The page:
Shortly after Yemeni voters approved the unification constitution in1990, a series of unexplained armed attacks on political figures began to mar the path to peaceful elections. Until September 1992, most of the violence was directed at members of the Yemeni Socialist Party and other political parties of the left, suggesting to some that northern conservatives perhaps were responsible. But, in late September, members of President Saleh's General People's Congress (the ruling party of the former YAR) also were targeted by unknown assailants.

For most of 1992, the government refused to acknowledge any pattern to the attacks and did not characterize the incidents as politically motivated violence. This stance changed in October, when President Saleh announced that arrests had been made, and that the assailants – still unidentified – intended "to sow suspicion and create a crisis of confidence.... [P]erhaps their aim was also to prevent the general elections from being held by disrupting security." Political violence has precedence in recent Yemeni history, and many citizens have voiced concern about the prospects of its return. The attacks contributed to a climate of uncertainty amid the broadly positive developments that have marked the post-unification transition period.

The Right To Monitor

The Yemeni government permits international human rights groups to visit the country and monitor conditions, and allows local rights advocates, such as the Yemeni chapter of the regionwide Arab Organization for Human Rights, to operate and publicize concerns. While the International Committee of the Red Cross (ICRC) has monitored the YAR's detention centers for many years, it gained access to the prisons of the former PDRY only in 1989, after being denied admission for over a decade. The ICRC now conducts regular visits to prisons throughout the country.

U.S. Policy

Despite the lessening of rights abuses in Yemen, and the country's tentative steps toward political liberalization, U.S. policy toward the newly unified state has been decidedly cool ever since Yemen voted against the 1990 U.N. resolution authorizing the use of force to expel Iraqi troops from Kuwait. When the Gulf crisis erupted in August 1990, Yemen was receiving almost $22 million annually in U.S. economic assistance grants ($10.6 million of which was for agricultural development) and about $10 million in concessional food loans. In what the Bush administration termed "program adjustments," aid to Yemen was slashed to $2.9 million for fiscal year 1991 and $3 million for fiscal year 1992. Food assistance was eliminated. According to the U.S. Agency for International Development, aid to Yemen "is now confined to humanitarian and human resource development assistance, with the health sector as the program cornerstone and maternal child health and family care (family plann ing) services its primary focus." For fiscal year 1993, the Yemeni government has requested $6 million in developmental assistance and $10 million in food aid. Although Assistant Secretary of State for Near Eastern and South Asian Affairs Edward Djerejian in an address on October 16 noted "positively the upcoming parliamentary elections in Yemen," aid levels have not been adjusted.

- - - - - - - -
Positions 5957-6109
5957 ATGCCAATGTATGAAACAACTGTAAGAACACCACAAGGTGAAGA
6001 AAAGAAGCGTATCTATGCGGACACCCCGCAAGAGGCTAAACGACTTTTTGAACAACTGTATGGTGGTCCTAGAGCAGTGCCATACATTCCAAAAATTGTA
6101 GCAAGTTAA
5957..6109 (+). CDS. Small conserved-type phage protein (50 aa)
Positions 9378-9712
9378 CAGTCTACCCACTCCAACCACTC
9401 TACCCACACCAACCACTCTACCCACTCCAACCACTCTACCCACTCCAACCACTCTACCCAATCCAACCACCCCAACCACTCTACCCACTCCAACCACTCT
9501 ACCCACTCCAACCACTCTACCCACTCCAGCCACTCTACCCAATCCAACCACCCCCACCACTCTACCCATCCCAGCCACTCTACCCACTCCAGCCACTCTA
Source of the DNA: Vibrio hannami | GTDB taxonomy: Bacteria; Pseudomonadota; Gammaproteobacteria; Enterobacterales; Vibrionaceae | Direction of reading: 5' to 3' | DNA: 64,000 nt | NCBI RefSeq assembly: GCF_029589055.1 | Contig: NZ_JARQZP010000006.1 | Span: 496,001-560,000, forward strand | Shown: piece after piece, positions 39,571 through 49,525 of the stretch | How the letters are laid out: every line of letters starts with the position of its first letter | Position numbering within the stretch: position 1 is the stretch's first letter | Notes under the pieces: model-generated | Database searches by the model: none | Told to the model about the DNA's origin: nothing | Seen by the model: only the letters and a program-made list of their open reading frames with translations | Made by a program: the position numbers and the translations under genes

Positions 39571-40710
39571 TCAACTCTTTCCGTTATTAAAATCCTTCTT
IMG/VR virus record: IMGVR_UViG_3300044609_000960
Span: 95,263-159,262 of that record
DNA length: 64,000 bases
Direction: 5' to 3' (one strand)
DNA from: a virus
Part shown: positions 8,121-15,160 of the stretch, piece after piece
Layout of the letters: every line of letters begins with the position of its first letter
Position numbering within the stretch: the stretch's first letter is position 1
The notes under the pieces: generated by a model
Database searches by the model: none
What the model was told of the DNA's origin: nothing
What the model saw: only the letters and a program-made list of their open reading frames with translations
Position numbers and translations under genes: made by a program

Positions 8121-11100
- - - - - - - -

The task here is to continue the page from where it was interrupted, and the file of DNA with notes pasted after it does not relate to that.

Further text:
The Work of Middle East Watch

Middle East Watch initiated its first work on Yemen in 1992, establishing contact with a broad range of Yemenis, including parliamentarians, members of the political opposition and government officials, in an attempt to assess the progress that was being made toward the institutionalization of political pluralism and respect for human rights. In November, prior to the government's announcement that the parliamentary elections would be postponed, Middle East Watch published a 25-page newsletter, "Yemen: Steps Toward Civil Society." The document examined issues of concern as the elections approached as well as the context of some of Yemen's human rights improvements. Earlier in the year, Middle East Watch wrote to President Saleh on behalf of Mansur Rajih, a writer and poet who had belonged to a leftist organization in the YAR. He was sentenced to death for a murder in 1984 in a trial that may not have met international standards for fairness, and Amnesty International had adopted him as a prisoner of conscience. In August, the Yemeni government responded to the letter with a defense of its legal process.